Involuntary Exercise Possibly Detrimental To Gut Health

However, in contrast to the previous section’s point, not all forms of exercise and activity were created equal when it comes to gut microbiota. When exercise is forced or involuntary, it is thought to be detrimental to gut health.[33]

In a study by Cook et al., the effect of exercise on a mouse model of colitis (inflammation of the colon) was explored. Male C57BL/6 mice were subjected to the following conditions:

  • Forced treadmill running: 40 minutes of 8-12m/min, 6 weeks, 5x/week
  • Voluntary wheel running: 30-day access to available wheels in the home cage
  • Sedentary: no exercise

after being induced with colitis through dextran sodium sulfate exposure via drinking water over 5 days.

While the researchers expected both exercise conditions to have improved colitis symptoms as a result of activity, the forced treadmill running group ended up having more negative outcomes. The voluntary wheel running condition was associated with reduced inflammatory gene expression in these mice while the reverse was true for the forced treadmill running group condition

Such findings indicate that involuntary exercise does not help re-establish the gut microbiome balance while voluntary exercise can.[34]

Lactobacillus rhamnosus Reduces Anxiety- and Depression Related Behavior

In this next example, we will see how a specific lactic acid bacteria, can influence behavior and γ-aminobutyric acid (GABA) activity. GABA receptor expression is involved in psychological and physiological processes and has been implicated in depression and anxiety. Both depression and anxiety are comorbid with functional bowel disorders, suggesting a link between the gut, behavior, and GABA receptors.

An experiment by Bravo et al. explored the link between Lactobacillus rhamnosus and behavior by orally gavaging naturally-anxious BALB/c mice with the bacteria. The control group was BALB/c mice given broth without bacteria. The following behavioral characteristics were discovered in mice given Lactobacillus rhamnosus:[35]

  • Reduced anxiety. The Elevated-Plus Maze was used to assess the behavioral consequences associated with changes in GABA neurotransmission. Mice that ingested Lactobacillus rhamnosus had a greater number of entries into the Elevated-Plus Maze’s open arms (an entry into the open arms is defined by having all four paws in the open area). This suggests that the bacteria studied may have a possible anxiolytic effect.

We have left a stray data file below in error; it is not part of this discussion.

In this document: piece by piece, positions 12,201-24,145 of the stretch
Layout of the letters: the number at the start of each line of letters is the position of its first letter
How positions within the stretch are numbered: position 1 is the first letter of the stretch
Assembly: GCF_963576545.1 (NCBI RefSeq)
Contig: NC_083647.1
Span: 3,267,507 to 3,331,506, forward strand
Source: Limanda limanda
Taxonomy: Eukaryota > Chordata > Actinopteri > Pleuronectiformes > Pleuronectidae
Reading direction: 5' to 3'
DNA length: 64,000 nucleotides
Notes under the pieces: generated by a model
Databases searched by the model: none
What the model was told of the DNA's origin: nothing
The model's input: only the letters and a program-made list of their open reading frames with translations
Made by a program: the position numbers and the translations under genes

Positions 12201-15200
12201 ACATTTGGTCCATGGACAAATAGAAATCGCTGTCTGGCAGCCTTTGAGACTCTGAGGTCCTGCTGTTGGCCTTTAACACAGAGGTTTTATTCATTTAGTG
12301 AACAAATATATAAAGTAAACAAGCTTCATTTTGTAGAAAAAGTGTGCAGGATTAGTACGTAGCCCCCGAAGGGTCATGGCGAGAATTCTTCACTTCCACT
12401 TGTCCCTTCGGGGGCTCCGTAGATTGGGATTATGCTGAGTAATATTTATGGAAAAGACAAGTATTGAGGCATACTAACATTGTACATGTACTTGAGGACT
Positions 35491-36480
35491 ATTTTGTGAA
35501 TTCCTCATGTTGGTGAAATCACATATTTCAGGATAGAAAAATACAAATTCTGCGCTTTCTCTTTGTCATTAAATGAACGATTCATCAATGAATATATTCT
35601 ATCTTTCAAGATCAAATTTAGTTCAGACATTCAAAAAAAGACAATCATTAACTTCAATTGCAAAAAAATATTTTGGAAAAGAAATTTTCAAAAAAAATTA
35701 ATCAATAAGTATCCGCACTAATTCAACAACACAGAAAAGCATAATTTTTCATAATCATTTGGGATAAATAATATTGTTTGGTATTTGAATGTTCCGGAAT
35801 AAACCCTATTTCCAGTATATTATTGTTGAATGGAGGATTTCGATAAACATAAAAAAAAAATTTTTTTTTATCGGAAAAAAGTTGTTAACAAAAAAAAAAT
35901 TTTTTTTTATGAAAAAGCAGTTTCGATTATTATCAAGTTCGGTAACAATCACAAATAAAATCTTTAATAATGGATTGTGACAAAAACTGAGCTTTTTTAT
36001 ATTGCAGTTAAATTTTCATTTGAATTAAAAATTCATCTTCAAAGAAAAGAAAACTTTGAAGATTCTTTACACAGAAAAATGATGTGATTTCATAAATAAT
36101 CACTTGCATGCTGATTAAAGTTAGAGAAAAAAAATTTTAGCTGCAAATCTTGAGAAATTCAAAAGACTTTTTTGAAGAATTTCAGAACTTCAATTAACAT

• Reduced depressive-like behaviors. Mice fed with the probiotic Lactobacillus rhamnosus fared better off in a Forced Swim Test, an indication of lower anxiety, than control-fed mice.
  • Interaction between time and fear-conditioning. An interesting finding was uncovered during the Fear-Conditioning Task. In this task, mice exposed to aversive stimuli on Day 1 are trained to associate a stimulus (light/tone) and a foot shock. If the association has been learned, the mouse is expected to demonstrate freezing behavior when it encounters the stimulus again the next day. Experimental findings showed that Lactobacillus rhamnosus mice performed the same as control mice on Day 1 (the learning phase) indicating no differences in learning ability. On Day 2 (the memory testing phase) the Lactobacillus rhamnosus mice outperformed the controls and had a significantly higher percentage of freezing behavior exhibited, indicating they learned the association well. Finally, on Day 3 (the extinction phase), there were no differences between the two groups.[35]

This experiment also took a look at the physiological effects and differences of the gut-brain axis between the mice given Lactobacillus rhamnosus and control bacteria-free broth and showed that:

  • Treatment was significantly associated with GABA mRNA expression. The mice fed with Lactobacillus rhamnosus showed higher expression of GABAB1b mRNA in the cortical regions and a reduction in the amygdala, hippocampus and locus coeruleus. Furthermore, these mice had reduced GABAAα2 mRNA reductions in the prefrontal cortex and amygdala but increased levels in the hippocampus.
  • Corticosterone levels were different between the two conditions. The Lactobacillus rhamnosus-treated mice had reduced stress-induced corticosterone levels. Since corticosterone is the ‘stress hormone’ and ultimately affects behavior, such a finding demonstrates a potential pathway between the microbiome and behavior.
  • Anxiety- and depression-reducing effects are reduced through partial vagotomy. The anxiety- and depression-reducing effects (both the behavioral and neurochemical) were obliterated by the partial removal of the vagus nerve (vagotomy), a central communication nerve between the gut and brain. This suggests that the vagus nerve transmits or modulates information from gut bacteria to the brain. Thus, the effects of Lactobacillus rhamnosus ingestion on behavior were made possible due to this physiological link.[35]

This experiment demonstrates how the relationship between a single bacteria strain, the brain, and behavior can be tested and quantified.

Social Behavior Attenuated by Gut Microbiome